Hopefully we'll get rain this week.
The blueberries are blooming!   I've plowed up most of the ground that we'll be planting this spring, and the sand polished the plow nice and shiny.
Also, I  took the little 1953 Farmall Cub out for the first time this season to cultivate the onions!  It is a very fun tractor to drive.
It's hard to see the onions in this photo, but they are there.  Some of them got accidentally buried, but the weed control was easy in the sandy ground with the Cub cultivators.
This week we also finished seeding 17 acres of pasture and clover with a nurse crop of oats!  It's been a busy week.
Getting that field ready for planting
Breaking some equipment on rocks
We spent a whole day picking rocks out of this field.  Did I mention it's been a long week?
We rented a friend's grain drill to seed the oats, grass, and clover, and it was so satisfying to get it all done!  Now we just wait for rain.

We still have lots more to plant this week, like our first sweet corn field, lots of lettuce, and more covering and irrigating to do.
 Not to mention weeding!  I'm trying to be in denial of all the tiny little crabgrass seedlings that are coming up right now in all the planted beds, especially the ones under the covers.  I don't see them!  Just kidding, I'll be tackling them tomorrow morning, and likely all day tomorrow.

We've been so blessed by getting volunteers.   The farm really is going in fast.  In a few weeks, when the covers start coming off, the plants will really shine.  I'm looking forward to the view from the hill when the mosaic of vegetables starts to come in.
Do you want to help out on the farm?  We always need more hands.  We also have CSA shares available still, Full and Half.  Go to for more info.  Thanks folks, and happy full moon!

Thursday, May 5, 2016

The sport of May Veggie Farming

There is a long gravel driveway that leads out to our vegetable field.

We've started plowing, tilling, and planting, and that's why I haven't written a blog post in a while!  

Did I mention that besides the 2 acres of veggies we're growing this year, we're also transitioning an additional 50 acres of conventionally managed corn fields into organic pasture and future fruit/veggie ground?  I've been on the tractor a lot.  Dreams coming true can involve lots of work.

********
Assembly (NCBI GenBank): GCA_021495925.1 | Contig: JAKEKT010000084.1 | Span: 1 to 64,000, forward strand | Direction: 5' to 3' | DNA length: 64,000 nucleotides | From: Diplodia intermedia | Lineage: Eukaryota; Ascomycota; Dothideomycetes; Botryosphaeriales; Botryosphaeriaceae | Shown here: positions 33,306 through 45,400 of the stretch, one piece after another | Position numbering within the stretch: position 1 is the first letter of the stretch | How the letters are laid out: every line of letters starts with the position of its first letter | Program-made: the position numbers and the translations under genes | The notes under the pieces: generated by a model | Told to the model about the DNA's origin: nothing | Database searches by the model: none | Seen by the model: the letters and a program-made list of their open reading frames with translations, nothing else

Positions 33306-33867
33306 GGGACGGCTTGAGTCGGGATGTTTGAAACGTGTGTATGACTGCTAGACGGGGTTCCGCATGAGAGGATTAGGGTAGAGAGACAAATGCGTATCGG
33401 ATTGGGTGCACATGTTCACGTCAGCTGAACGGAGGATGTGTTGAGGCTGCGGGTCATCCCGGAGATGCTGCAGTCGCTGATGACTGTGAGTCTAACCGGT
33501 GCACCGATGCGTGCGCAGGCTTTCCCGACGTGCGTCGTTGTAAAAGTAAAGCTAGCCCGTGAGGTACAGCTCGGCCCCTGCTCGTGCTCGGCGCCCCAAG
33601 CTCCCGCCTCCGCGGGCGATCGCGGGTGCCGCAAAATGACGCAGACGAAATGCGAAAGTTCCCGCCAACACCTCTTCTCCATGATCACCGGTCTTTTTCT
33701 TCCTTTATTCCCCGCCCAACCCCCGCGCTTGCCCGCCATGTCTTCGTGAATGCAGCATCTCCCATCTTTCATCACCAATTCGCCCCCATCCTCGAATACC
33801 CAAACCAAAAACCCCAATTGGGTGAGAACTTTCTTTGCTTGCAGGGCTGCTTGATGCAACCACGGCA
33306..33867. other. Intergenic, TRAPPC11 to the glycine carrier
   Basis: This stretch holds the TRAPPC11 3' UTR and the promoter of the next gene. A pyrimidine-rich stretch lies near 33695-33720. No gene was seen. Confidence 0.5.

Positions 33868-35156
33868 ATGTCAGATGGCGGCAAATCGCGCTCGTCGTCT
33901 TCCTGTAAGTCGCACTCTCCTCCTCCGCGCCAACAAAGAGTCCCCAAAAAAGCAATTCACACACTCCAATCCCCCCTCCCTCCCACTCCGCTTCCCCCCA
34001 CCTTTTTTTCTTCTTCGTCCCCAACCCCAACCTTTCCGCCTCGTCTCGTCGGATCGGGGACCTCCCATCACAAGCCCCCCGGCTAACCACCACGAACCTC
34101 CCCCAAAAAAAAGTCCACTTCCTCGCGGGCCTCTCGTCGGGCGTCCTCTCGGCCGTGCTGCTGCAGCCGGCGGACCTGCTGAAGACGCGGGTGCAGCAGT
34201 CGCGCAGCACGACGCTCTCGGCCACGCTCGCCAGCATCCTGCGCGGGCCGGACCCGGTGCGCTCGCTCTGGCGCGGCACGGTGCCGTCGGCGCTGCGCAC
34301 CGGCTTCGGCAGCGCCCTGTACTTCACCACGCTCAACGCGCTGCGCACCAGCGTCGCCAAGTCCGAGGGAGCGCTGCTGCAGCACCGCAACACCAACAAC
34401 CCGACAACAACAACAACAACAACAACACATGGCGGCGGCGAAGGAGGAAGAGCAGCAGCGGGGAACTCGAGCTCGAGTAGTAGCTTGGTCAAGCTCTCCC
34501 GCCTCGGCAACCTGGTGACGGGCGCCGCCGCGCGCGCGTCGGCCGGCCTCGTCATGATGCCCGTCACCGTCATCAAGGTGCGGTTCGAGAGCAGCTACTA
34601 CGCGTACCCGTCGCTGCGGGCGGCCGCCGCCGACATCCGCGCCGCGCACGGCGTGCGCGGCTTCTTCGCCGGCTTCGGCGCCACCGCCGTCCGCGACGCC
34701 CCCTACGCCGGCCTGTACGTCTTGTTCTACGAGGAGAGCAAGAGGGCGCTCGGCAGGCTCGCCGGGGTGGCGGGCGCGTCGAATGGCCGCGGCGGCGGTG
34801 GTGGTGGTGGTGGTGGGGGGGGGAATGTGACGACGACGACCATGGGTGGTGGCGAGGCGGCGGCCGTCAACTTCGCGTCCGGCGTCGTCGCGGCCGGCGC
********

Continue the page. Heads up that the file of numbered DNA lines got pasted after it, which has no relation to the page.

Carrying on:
There are some rocks in these fields. 

Fortunately for us, though, the fields we're planting vegetables in this year don't have hardly any rocks at all-- they are just like heaven to work in.  Actually, like heaven was a beach that was growing organic vegetables, and had friends helping.

 We've had 2 volunteer planting parties so far-- onions and broccoli.  The onions were a big haul to get in, but they are all in now!  They look a little sad for a few weeks, as they establish themselves in their new surroundings.  But they will perk up and we'll keep watering them once a week if it doesn't rain enough.

There are a lot more plants coming out of the greenhouse soon to plant as well.   Farm apprentice Stephanie has been busy helping seed trays of lettuce, peppers, basil, scallions, and more!

  Also we have 600 lbs of potato seed to plant this weekend.  We are always looking for volunteers, and potato planting is one of the easiest jobs.  Last night I spoke with 12 excited Cub Scouts in Rochester who want to come out and help plant something on a farm.  I love the possibility of including kids more, teaching them about real work, that involves their whole bodies and not just their thumbs and fingers on a screen!

Water!  We have a great well on the property, and have run a large flexible hose from the barn where it's located out to our field.


From there, we run drip irrigation lines down the 200' rows of veggies. 

It's an efficient way to get the water right to the roots of the plants, without losing a lot to evaporation.


After planting and irrigating, we will sometimes cover our plants with row cover to keep the bugs off--- in this case, the broccoli/cabbage/kale crop is protected from flea beetles.  We weigh down the cloth with sandbags.  Lots of sand available!  The cover also creates a little greenhouse environment for the plants, letting in rain and sun, keeping out bugs, and raising the temperature by 5 degrees or so.

We spent a long day setting up a high voltage deer fence.  Two fence lines with three hot wires, baited with peanut butter to teach them to stay away... hopefully it will work!


The blueberry bushes are starting to think about blooming.  

We are transitioning this quarter-acre patch of berries from conventionally managed to organic, so we spent the early spring mulching with wood chips, pruning, fertilizing with organic Fertrell fertilizer, and now we've planted grass and clover in between the rows.

And things are starting to pick up at the EquiCenter Farm again, with a tractor safety class to kick off the spring season-- a professional safety trainer came out and showed us how to avoid potential dangers around tractors.  Managers and apprentices from several other farms gathered to learn.


 The weeks ahead promise to be exhausting, with planting, planting, planting, and everything else that comes with it.  Of course the weeds will start growing too soon!  But for now, this rainy day has allowed me to take a little rest, and prepare myself for the olympic sprint that May is for vegetable farmers.